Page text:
Now Peter also said, “Save yourselves from this corrupt generation.” (Acts 2:40b). If his generation then was corrupt, it is much more so now. Today we have widespread apostasy by Catholics, the rapid advance of the culture of death, vicious assaults on faith, family and life, modernism, LGBT, sexual immorality of clergy, and even Satanism. Today we have in a massive way the sins that cry out to heaven for vengeance. In particular, these are abortion, sodomy and social injustice. All these have been happening for decades, but much more so now. They cry out to heaven for vengeance.


And so now we have COVID-19. It is chastisement from God. I believe that it is not yet time for the final judgment, but that it is a not-so-gentle reminder, a lesson that needs to be learned. The Lord “loves justice and right.” (Ps 33:5a). People in the world have not done right but have done great wrongs. As justice is to give to someone what is his due, and as the sins of the world cry out to God for vengeance, is not God acting in justice to afflict the world with COVID-19?


But the other truth is that “the earth is full of the mercy of the Lord.” (Ps 33:5b). This one verse has the back-to-back virtues of justice and mercy. They are two sides of the same coin. God is just, but God is merciful. God punishes, but God also withholds punishment. In both instances, it is about God who loves.


So what are we to do? The world is focused on defeating COVID-19 by various means, and rightly so. But what most needs to happen is for people to repent of their sins and turn back to God. Starting with the people of God, members of the one true faith. Starting with Catholics, members of the one true Church.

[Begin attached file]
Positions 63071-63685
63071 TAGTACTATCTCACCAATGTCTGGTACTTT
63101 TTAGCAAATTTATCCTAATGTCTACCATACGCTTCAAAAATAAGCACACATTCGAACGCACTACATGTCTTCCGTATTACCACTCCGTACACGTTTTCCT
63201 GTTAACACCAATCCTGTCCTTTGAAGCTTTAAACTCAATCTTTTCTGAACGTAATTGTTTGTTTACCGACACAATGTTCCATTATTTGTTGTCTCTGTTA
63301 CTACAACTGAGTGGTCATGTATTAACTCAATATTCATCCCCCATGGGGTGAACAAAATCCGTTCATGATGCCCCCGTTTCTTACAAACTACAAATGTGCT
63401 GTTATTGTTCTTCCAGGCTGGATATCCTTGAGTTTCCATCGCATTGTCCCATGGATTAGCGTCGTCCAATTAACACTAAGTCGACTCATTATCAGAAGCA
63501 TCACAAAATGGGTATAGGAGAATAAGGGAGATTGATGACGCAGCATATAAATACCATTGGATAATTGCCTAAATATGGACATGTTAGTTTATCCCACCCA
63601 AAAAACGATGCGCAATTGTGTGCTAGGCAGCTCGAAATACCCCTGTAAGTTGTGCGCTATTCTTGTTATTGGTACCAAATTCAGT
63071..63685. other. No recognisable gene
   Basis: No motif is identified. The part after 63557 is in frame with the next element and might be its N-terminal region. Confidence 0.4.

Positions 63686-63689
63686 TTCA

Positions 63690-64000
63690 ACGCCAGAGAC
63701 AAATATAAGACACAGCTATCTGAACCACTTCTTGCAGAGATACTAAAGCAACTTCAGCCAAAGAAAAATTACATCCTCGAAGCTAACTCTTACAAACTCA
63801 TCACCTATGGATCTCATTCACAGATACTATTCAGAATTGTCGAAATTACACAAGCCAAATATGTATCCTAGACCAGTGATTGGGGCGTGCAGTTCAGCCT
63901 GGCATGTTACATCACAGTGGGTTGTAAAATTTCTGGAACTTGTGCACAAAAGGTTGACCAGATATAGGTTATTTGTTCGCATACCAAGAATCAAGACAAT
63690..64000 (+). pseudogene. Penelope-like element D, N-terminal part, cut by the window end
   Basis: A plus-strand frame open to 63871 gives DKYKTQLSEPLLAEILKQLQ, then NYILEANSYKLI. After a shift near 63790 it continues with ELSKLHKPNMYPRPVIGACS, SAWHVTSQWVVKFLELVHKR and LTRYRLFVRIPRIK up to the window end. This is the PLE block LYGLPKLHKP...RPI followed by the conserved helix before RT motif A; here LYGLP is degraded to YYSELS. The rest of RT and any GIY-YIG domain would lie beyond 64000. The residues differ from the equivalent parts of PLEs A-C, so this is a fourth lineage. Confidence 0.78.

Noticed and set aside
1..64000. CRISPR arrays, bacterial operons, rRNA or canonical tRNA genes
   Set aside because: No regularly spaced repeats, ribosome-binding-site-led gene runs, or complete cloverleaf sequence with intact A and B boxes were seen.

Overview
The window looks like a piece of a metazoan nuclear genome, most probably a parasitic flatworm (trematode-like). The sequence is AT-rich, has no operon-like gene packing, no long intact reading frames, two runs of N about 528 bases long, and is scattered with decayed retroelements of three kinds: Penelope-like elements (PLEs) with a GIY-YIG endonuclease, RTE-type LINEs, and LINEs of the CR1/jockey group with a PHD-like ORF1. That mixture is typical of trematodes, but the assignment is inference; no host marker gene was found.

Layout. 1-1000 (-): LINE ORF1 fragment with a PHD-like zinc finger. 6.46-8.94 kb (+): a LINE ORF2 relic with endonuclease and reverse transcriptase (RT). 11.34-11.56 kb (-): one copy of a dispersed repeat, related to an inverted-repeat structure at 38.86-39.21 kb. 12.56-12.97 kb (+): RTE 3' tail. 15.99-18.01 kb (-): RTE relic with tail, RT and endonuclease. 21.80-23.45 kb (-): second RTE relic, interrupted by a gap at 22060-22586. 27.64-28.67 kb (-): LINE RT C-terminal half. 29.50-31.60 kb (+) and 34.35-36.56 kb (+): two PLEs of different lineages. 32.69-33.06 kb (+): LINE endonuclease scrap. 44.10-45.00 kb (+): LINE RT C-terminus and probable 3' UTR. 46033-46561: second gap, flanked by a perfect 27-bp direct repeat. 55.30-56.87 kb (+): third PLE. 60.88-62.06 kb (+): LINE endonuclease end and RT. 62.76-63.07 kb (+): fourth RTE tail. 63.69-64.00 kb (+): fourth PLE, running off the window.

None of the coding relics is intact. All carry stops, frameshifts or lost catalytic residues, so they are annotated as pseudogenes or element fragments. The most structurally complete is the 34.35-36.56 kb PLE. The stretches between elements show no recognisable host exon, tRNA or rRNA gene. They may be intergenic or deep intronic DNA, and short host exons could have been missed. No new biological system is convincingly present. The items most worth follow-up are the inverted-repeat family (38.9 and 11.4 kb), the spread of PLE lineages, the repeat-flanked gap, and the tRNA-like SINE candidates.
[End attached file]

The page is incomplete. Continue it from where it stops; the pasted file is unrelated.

We have just finished Lent and Holy Week. Jesus is risen. As Peter preached on the day of Pentecost, we need to repent and be filled with the Holy Spirit. And we must fear not so much COVID-19, but the God who has power over it. And we look not so much to the cure or vaccine to be developed, but to the mercy of God. “Behold, the eye of the Lord is upon those who fear him, upon those who count on his mercy.” (Ps 33:18). We keep our eye on the Lord, even as we do not see him physically, and the Lord’s eye is upon us.


What will happen? God’s desire, in His mercy, is “to deliver their soul from death, and to keep them alive through famine.” (Ps 33:19). In our particular case today, “through this pandemic.” God does want to save us. But ultimately, salvation is about our souls. We may die of COVID-19 but if we are in a state of grace, then we will go to heaven. But what we really need is for our souls to be saved from eternal death. This is why God’s chastisement is severe for a world deep in darkness and sin.


May the world learn the divine lesson through COVID-19. May there be the start of conversion and transformation in Christ. May the world realize that ultimately human wisdom and power are not what deliver us, but only God. “Our soul waits for the Lord, he is our help and shield.” (Ps 33:20). May the world realize that ultimately our hope is not in a vaccine or cure, but our hope is only in God and His mercy. “May your mercy, Lord, be upon us; as we put our hope in you.” (Ps 33:22).